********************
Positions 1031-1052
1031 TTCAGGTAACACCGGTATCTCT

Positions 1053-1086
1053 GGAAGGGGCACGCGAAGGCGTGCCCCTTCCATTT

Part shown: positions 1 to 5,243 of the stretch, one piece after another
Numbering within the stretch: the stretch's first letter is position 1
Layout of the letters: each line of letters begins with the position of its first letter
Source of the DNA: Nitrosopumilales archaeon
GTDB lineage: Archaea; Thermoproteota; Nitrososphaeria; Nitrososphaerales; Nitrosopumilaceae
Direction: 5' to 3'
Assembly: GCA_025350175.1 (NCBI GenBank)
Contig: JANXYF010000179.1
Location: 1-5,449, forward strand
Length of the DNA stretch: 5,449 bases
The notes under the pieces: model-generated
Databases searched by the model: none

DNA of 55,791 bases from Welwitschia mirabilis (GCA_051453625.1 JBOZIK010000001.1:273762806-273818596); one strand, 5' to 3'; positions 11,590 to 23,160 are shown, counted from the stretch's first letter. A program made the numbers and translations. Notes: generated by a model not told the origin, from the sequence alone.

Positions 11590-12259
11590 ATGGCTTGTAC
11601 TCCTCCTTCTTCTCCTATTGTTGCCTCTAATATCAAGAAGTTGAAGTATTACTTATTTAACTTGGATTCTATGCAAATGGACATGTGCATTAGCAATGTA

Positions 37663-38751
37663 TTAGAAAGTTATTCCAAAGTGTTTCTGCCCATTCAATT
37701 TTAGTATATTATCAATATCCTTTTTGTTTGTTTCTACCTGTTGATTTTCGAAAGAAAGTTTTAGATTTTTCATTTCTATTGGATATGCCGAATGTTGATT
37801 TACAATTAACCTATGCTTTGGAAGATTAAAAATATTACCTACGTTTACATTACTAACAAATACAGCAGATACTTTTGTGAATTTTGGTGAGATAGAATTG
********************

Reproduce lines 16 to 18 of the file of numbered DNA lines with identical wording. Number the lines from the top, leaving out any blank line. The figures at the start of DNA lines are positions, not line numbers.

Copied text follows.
Databases searched by the model: none

DNA of 55,791 bases from Welwitschia mirabilis (GCA_051453625.1 JBOZIK010000001.1:273762806-273818596); one strand, 5' to 3'; positions 11,590 to 23,160 are shown, counted from the stretch's first letter. A program made the numbers and translations. Notes: generated by a model not told the origin, from the sequence alone.

Positions 11590-12259